Monday, 23 July 2012

Westward Ho! and Ilfracombe

This morning (23rd July) I received a complaint. The elder sister expressed dissatisfaction; the blog was not up to date. My defence was that I didn’t think my reader(s?) wanted to know that the Purser and I had spent three days in Padstow waiting for a weather window in which we could dash up the forbidding North Cornwall coast to the safe haven of Ilfracombe and that since then he and I had been too busy to write anything. I believe she may have allowed ne this licence and I hope you (dear reader) will do so too.
I left you and Vagabond in Padstow harbour, moored alongside a larger yacht, whilst I went home to house hunt (possible success but am I ready to move into a setlement for the over 55's?), cut the grass, and take more stuff to the waste disposal site. It amazes me what I have acquired in 38 years whilst living in the same house....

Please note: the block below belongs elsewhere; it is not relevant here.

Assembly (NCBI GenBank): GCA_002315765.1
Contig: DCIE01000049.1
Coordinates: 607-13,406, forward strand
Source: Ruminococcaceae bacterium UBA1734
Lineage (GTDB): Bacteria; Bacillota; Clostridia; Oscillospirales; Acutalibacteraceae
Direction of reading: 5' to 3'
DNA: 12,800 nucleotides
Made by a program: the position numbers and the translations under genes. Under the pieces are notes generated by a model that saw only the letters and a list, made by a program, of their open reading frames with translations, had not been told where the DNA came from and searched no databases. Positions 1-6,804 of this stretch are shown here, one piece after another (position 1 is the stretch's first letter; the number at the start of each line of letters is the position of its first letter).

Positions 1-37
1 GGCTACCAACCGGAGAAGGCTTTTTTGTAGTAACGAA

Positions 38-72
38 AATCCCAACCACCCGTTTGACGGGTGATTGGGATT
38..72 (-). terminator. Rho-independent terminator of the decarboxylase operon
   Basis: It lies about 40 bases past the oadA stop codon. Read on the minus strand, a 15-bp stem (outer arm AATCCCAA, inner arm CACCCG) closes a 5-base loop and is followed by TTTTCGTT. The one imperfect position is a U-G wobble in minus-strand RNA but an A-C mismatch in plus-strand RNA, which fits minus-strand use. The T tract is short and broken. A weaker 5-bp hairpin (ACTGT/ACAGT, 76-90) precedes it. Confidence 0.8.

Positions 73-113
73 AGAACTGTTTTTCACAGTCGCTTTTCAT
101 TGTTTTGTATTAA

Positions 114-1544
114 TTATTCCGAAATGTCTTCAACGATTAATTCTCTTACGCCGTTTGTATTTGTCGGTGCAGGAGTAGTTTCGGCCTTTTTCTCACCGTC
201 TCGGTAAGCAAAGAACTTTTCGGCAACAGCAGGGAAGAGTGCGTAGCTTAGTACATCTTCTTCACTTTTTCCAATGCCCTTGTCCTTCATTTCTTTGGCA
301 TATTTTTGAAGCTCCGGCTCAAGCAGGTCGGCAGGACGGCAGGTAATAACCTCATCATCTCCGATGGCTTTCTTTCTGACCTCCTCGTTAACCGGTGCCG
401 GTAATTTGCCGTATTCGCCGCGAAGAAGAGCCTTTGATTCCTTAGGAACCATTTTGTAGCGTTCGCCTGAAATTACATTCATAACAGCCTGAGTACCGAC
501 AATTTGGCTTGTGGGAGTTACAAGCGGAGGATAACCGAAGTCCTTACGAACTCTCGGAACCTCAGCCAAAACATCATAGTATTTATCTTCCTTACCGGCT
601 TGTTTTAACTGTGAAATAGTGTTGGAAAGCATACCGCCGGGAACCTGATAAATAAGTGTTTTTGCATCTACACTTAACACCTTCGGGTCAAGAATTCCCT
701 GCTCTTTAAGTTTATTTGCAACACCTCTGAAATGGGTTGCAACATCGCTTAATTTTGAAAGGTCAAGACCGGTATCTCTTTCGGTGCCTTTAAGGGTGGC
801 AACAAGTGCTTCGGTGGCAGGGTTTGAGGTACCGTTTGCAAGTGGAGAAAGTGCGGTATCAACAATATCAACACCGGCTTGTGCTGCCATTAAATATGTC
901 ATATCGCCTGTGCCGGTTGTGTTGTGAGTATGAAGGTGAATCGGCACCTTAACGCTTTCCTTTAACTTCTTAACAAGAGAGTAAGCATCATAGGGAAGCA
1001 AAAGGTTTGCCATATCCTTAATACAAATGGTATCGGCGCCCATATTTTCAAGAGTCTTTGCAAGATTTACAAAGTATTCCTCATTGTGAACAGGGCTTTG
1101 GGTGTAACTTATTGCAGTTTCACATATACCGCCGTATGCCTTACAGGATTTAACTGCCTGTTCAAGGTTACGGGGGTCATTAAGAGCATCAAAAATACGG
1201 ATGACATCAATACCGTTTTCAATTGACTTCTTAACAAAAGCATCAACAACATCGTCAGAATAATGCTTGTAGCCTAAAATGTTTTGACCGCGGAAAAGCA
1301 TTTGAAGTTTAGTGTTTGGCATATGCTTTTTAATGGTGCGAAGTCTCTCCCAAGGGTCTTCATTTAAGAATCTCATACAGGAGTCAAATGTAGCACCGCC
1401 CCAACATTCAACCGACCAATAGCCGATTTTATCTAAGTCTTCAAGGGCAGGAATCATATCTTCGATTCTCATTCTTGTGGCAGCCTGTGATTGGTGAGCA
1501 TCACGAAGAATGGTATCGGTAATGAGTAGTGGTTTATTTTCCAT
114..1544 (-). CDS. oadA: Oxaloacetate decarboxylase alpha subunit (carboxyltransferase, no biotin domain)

I returned to Vagabond, with the Purser on a full First Great Western train (standing passengers all the way from Reading to Exeter) a week ago expecting to sail on the following day. The weather had other things in mind and we had to wait until the following Thursday for the wind to abate.
Now, Padstow is a lovely town that is overrun by visitors. Fortunately (from my point of view) the current economic climate means  they do not stay out in the bars that surround the harbour until all hours. For the traders it’s another matter.  ‘There’s not so many of them as usual, and they are keeping their hands in their pockets’ was a common refrain from the traders. The town band played on.